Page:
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학술자료 검색

거래량의 평균회귀성에 대한 실증연구

  • 강민 서울대학교 경영대학 경영학과 박사과정
  • 채준 서울대학교 경영대학 경영학과 교수
본 연구에서는 한국주식시장을 대상으로 거래량의 평균회귀성을 실증하고, 거래량의 평균회귀성에 영향을 미치는 변수들에 대해 분석하였다. 먼저, 거래량의 시계열에 평균회귀성의 전제조건인 자기상관관계가 존재함을 보이고, Phillips and Perron 검정과 KPSS 검정을 통해 거래량의 평균회귀성을 실증하였다. 이를 통해 한국주식시장에서 나타나는 거래량의 중요 특성을 밝히는 한편, 자기상관관계에 대한 연구에 머물러 있던 거래량의 시계열에 대한 연구영역을 확장했다는 의의가 있다. 또한, Ornstein-Uhlenbeck 모델을 사용하여 평균회귀성의 주요한 속성인 평균회귀속도를 도출하고, 회귀분석을 통해 규모가 적을수록, 주가변동성이 적을수록, 개인투자자의 거래비중이 적을수록, 애널리스트의 이익추정 수가 많을수록 평균회귀속도가 증가함을 보여, 이 변수들이 거래량의 평균회귀성에 중요한 영향을 미치고 있음을 실증하였다. 이러한 결과는 동적거래모델(dynamic trading model) 상의 정보거래자의 정보은닉성 거래(stealth trading)와 행동경제학적 설명인 개인투자자의 주목기반 매수경향(attention based buying tendency)이 거래량의 평균회귀성을 설명할 수 있는 근거가 될 수 있음을 보이고 있다.
거래량; 평균회귀성; 자기상관관계; 단위근 검정; 한국주식시장;Trading Volume; Mean Reversion; Autocorrelation; Unit Root Test ; Korean Stock Market

Mean Reversion of the Trading Volume

  • Mhin Kang
  • Joon Chae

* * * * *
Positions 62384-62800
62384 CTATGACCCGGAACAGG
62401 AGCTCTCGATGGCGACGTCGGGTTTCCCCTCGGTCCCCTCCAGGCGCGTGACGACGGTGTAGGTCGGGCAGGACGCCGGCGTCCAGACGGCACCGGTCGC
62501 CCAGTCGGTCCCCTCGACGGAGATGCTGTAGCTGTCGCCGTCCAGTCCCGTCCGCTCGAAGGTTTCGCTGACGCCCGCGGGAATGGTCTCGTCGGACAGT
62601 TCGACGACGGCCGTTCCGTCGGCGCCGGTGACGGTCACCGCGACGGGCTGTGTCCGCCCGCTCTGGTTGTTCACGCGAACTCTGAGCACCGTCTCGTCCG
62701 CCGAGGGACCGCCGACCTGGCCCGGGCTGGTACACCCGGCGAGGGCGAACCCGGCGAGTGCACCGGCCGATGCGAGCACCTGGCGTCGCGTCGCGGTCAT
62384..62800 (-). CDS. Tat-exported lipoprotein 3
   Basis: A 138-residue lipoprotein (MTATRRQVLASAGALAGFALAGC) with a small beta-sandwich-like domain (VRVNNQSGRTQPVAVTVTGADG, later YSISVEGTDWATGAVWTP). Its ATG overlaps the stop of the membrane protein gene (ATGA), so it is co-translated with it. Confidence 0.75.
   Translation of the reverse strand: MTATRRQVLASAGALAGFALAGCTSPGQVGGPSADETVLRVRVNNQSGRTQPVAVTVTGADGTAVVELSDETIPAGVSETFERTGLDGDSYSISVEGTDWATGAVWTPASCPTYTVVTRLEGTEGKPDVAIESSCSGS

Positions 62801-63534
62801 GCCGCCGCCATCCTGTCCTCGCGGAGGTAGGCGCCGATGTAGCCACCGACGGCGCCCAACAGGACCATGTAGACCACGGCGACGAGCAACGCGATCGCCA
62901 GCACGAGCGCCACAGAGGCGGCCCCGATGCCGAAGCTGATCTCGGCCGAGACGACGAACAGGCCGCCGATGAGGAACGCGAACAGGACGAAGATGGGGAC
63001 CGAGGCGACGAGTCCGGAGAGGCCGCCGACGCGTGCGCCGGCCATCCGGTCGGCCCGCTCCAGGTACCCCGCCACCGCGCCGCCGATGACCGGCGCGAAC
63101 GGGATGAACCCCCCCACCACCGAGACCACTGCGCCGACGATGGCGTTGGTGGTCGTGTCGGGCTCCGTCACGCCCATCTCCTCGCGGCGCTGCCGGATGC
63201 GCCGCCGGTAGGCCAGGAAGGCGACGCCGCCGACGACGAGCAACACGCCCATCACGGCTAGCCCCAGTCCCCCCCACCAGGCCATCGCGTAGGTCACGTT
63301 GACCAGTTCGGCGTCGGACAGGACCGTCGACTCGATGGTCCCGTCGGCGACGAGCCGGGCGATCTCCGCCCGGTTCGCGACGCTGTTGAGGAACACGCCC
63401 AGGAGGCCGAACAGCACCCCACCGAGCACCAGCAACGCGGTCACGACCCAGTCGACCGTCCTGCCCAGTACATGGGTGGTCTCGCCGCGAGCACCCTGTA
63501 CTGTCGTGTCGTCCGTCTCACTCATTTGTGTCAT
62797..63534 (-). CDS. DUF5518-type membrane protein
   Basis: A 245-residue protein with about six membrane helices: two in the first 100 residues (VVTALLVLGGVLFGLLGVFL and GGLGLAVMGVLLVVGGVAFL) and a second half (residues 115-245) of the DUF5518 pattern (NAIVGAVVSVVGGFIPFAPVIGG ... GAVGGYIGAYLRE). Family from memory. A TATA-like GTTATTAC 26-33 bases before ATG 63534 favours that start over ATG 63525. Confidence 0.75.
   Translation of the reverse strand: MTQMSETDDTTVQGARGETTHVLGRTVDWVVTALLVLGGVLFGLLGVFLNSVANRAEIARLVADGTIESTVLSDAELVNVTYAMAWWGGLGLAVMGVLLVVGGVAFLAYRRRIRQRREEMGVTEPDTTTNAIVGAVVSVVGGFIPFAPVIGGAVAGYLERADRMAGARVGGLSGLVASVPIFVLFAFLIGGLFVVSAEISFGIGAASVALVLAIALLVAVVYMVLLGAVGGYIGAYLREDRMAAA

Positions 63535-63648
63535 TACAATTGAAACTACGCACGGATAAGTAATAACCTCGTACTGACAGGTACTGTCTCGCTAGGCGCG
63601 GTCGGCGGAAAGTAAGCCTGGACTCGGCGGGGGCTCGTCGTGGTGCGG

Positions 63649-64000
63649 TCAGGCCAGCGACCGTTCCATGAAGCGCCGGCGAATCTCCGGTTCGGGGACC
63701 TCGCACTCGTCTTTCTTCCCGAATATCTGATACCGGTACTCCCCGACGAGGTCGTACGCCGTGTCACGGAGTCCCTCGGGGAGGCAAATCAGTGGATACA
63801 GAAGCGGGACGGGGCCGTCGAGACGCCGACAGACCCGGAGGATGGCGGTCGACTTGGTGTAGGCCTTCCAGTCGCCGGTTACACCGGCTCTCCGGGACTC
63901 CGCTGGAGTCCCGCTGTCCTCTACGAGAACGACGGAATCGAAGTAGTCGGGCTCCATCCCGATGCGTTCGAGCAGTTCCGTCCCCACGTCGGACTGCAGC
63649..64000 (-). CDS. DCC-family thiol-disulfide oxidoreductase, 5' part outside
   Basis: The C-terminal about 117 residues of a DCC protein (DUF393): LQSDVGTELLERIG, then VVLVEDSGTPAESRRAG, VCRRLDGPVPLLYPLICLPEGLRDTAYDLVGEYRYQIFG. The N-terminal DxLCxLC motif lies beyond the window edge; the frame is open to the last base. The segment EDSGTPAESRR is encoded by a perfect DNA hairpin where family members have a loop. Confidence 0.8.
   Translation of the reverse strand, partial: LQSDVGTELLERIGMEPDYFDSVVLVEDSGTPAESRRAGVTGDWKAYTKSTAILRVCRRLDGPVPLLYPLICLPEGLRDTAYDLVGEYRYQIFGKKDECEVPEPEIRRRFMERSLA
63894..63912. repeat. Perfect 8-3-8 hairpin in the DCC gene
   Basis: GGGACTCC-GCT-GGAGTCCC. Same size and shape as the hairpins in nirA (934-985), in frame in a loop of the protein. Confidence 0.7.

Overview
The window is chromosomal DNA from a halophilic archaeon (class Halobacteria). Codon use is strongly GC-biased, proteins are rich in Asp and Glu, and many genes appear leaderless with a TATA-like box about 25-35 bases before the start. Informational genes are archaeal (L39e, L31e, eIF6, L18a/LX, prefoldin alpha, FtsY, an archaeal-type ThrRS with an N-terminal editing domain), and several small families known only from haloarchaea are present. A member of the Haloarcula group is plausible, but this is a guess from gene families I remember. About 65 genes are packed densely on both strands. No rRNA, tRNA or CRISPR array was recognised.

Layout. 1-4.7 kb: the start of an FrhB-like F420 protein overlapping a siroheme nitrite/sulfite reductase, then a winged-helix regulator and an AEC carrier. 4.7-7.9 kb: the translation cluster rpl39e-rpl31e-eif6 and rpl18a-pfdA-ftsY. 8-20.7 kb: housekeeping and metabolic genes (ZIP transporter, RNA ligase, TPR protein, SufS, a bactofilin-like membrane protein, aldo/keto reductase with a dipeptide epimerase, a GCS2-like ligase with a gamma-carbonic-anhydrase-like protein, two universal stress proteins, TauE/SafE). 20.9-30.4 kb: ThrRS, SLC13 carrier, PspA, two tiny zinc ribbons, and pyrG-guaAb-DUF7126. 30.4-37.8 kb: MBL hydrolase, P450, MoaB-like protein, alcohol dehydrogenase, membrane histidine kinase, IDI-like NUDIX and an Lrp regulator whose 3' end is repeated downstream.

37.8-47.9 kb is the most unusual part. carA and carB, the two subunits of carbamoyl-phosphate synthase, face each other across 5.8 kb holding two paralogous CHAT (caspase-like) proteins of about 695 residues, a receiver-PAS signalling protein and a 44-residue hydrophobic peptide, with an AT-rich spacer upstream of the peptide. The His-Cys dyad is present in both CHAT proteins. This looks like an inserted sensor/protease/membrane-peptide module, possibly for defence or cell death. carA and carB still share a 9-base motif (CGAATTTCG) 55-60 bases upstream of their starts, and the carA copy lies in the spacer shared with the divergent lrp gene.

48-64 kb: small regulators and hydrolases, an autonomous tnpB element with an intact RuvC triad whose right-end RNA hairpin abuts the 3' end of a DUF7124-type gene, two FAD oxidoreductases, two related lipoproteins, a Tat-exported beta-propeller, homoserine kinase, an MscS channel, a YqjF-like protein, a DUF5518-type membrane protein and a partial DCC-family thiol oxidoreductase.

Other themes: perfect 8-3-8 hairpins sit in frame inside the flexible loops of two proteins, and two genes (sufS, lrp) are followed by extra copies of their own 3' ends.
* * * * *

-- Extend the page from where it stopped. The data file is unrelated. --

This study analyzes the mean reversion of trading volume, which allows us to predict future trading volumes from time-series data. The results have important implications for various related concerns, including the predictability of returns in relation to trading volumes, liquidity, and the use of practical indicators such as the VWAP (volume-weighted average price) and the CGO (capital gains overhang). We test the trading volumes of the indices, size-portfolios, and individual stocks on the Korean stock market from 1999 to 2017. All of the sample data are obtained from FnDataGuide. First, we test the autocorrelation of the trading volume. The results show that the trading volume has a positive autocorrelation, and that changes in trading volume have negative autocorrelations. Therefore, we confirm that the trading volume process (unlike the return process) does not follow an independent distribution. As mean reversion implies a correlated time-series, the autocorrelation of trading volumes serves as the premise for the mean reversion of trading volumes. Next, we use the Phillips-Perron test (Phillips and Perron, 1988) and the KPSS test (Kwiatkowski, Phillips, Schmidt, and Shin, 1992) to verify the mean reversion property of the trading volume. The results show that the trading volume of the indices, size-portfolios, and 96% of the individual stocks, all have a mean reversion property on the Korean stock market. In addition, we calculate the mean-reverting speed for each stock by applying the Ornstein?Uhlenbeck model (Uhlenbeck and Ornstein, 1930) to identify the variables that affect the mean reversion property of the trading volume. We regard the mean-reverting speed as a proxy variable that indicates the relative strength of the mean reversion property across sample stocks. This analysis of the mean-reverting speed enables us to confirm which variables affect the mean reversion of the trading volume. Before the regression analysis, we compare the actual mean-reverting duration of the trading volume with the duration calculated by using the Ornstein-Uhlenbeck model, which is our model for estimating the mean-reverting duration of the trading volume. As the implied error of the model has an acceptable scale, we confirm that our Ornstein-Uhlenbeck model can serve as a reasonable model for trading volume. The regression results on the mean-reverting speed of each stock shows that the smaller the size, the smaller the stock price volatility. In addition, we find that the smaller the ratio of the individual investors’ trading activity and the higher the number of analysts’ reports, the higher the mean-reverting speed. This set of findings suggests that the mean reversion of the trading volume can be explained by the presence of stealth trading (Kyle, 1985; Admati and Pfleiderer, 1988; Foster and Viswanathan, 1990; Wang, 1994) and by individual investors' attention-based trading (Barber and Odean, 2008). Heterogeneity between investors generates trading volume. This heterogeneity is resolved by opinion-sharing with trades. However, stealth trading by informed investors delays the incorporation of information, and attention-based trading by individual investors gives the trading volume a positive feedback. Thus, the mean-reverting speed of a stock is slower in trading environments where it is easier to hide information, and where individual investors trade more actively. Additionally, we show that the future trading volume can be estimated from its mean-reversion property. If we know the mean-reverting speed, the mean value, and the standard deviation of the trading volume, we can obtain the expected trading volume by applying the Ornstein-Uhlenbeck model. This study contributes to the literature in the following four ways. First, and most importantly, it expands research on trading volumes by demonstrating that the volume has a mean reversion property on the Korean stock market. Understanding this property takes us one step beyond making predictions based on the autocorrelation of the trading volume. Second, we find that the future trading volume can be predicted by its mean reversion property. This novel finding helps to expand the knowledge of market dynamics among academics, and it can help practitioners who want to build their positions without causing a serious market impact. Third, we show that the trading volume has a positive autocorrelation in the Korean stock market. Although such autocorrelation of trading volume has been previously studied in the U.S. stock market, it has not been investigated in the Korean stock market. As the scope for applying autocorrelation is wide, we believe that the verification of autocorrelation is also important. Last, we shed light on why the trading volume shows mean-reversion properties. We assess trade sizes, price volatility, the trading activity of individual investors, and the number of analysts’ earnings estimates, all of which influence the mean reversion of the trading volume. All of these factors can be partly explained by stealth trading and the attention-based trading of individual investors.